I knew that some people would mention the SAA because of its success as a design in its time, and how there are many imitators. However, it had a much shorter service life, and technology wise, it was more on the obsolete side, much sooner than the 1911. The US army attempted to replace it with the early DA colts such as the 1889 and 1892. The design was decent, but the ctg lacked the power our military wanted. Then in 1909, the New Service (the Colt large frame pre war DA) was made in 45 colt for the Army. Then two years later, the 1911 came out.
The 1911 IMO is more relevant in more ways today. You have the USMC ordering new ones, people shoot them competitively, people still carry the 1911, probably some places in the world, the 1911 is still issued. There have been leaps forward since the 1911 including the DA semi auto pistol, double stack magazine, but if you look at the entire picture, the 1911 is still relevant today in many ways. The SAA is more nostalgic than useful, although some people are really damn good with them, and they prefer them, and that is fine. Despite that, I doubt that any military still issues a SA revolver, and I doubt the USMC will be ordering SAAs for combat use. Just my opinion...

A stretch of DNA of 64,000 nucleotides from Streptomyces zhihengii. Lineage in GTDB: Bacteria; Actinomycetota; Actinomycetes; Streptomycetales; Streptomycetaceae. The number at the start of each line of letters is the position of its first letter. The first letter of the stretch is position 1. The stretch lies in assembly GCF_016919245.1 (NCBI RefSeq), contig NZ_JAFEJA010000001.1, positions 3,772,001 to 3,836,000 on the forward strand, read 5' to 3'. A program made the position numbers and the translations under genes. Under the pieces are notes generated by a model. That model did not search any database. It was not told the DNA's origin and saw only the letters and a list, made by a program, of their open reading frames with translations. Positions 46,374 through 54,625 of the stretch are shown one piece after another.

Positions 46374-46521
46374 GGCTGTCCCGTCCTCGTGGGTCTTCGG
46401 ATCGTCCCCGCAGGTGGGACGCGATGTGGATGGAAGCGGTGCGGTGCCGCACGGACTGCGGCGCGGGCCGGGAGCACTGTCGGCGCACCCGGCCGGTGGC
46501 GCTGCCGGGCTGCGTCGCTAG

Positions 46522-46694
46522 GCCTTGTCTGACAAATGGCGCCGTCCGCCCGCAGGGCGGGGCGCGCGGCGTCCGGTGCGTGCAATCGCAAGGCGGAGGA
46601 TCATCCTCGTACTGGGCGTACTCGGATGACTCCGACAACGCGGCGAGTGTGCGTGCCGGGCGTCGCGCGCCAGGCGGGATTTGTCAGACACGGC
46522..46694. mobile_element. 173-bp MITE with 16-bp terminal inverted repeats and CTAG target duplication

Also, I am a little surprised that so many are in agreement, but I guess when you present the 1911s story and history, its a little hard to debate. Had someone else started this thread, I think I would have had to agree.
I started the thread as "America's sidearm" but I have to admit "America's pistol" sounds better, but I didn't want a tangent in my thread about the single chamber of a "pistol" vs the multiple chambers of a revolver.
Winchester 73, the TFL user that won the west